This was another brutal year for public education with the attacks on trans children, the banning of teaching the truth about our nation's founding, attacks on teachers and their unions, and the usurpation of the school boards' authority to regulate all the public schools in its districts. Truly dreadful all brought about by a state government whose goal is not to help or improve public education but to drown it in the bathtub.

The state is going to do what the state is going to do until people wake up and realize our public schools are more important and vital than what's happening with Dr. Seuss, Mr. Potato head, and what other culture war the right comes up with to gin up their base and distract them from both real problems and what they are doing. That being said, I have higher expectations for our school board, who have been silent about all of the above.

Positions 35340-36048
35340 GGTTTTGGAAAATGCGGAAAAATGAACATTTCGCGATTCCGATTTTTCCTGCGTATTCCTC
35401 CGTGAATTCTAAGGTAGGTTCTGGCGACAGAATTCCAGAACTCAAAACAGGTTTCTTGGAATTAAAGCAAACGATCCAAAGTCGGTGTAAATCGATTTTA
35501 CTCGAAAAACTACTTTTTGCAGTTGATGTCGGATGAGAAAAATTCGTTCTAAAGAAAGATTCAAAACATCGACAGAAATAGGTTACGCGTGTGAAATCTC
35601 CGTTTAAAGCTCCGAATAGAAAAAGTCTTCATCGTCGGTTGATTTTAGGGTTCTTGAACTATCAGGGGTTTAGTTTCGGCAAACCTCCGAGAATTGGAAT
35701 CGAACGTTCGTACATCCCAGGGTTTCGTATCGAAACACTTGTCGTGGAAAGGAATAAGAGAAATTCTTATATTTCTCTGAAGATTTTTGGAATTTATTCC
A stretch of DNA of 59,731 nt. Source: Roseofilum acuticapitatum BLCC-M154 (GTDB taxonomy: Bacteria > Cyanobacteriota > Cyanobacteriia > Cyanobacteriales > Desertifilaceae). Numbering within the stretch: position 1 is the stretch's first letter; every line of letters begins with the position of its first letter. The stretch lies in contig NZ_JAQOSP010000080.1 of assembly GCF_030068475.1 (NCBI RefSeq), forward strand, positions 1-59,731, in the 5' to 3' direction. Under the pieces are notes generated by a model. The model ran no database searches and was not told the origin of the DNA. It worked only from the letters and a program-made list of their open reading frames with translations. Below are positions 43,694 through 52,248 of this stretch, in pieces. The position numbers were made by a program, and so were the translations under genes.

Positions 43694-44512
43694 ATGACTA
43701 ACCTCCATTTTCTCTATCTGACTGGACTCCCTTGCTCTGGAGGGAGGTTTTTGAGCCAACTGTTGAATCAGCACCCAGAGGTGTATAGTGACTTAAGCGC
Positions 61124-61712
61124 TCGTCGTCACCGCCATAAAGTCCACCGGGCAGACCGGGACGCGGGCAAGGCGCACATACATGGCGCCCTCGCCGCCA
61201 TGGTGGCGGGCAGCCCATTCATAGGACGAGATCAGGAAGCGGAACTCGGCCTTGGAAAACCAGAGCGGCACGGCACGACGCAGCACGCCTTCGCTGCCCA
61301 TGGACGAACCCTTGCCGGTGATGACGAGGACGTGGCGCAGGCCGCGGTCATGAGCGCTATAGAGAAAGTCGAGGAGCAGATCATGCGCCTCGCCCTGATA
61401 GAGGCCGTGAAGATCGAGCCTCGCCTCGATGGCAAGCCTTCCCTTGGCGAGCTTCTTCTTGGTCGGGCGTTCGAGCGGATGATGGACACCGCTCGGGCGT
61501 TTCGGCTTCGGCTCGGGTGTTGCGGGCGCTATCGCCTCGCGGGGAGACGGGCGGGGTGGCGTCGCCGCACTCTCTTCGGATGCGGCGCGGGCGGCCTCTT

Attacks on trans children, silent.

Attacks on teachers' unions, silent.

Threats against teachers, silent.

Creating a new entity to approve charter schools and sending two hundred million more to barely regulated private schools, violating the state constitution, and again you guess it, silence.

At some point doesn't their silence become complicity, I mean if they weren't complicit from the beginning?

The only opinion any member of the board has publically given is Lori Hershey on the banning of teaching Critical Race Theory, something that she knows isn't happening, and she, after making a hard right turn to run for a House seat, was all for it.

I believe the board has a responsibility to educate people about all the bad and unnecessary and potentially illegal policies that come out of Tallahassee, a responsibility they have abdicated over and over again. Doesn't the public deserve to know where the board stands on these education issues?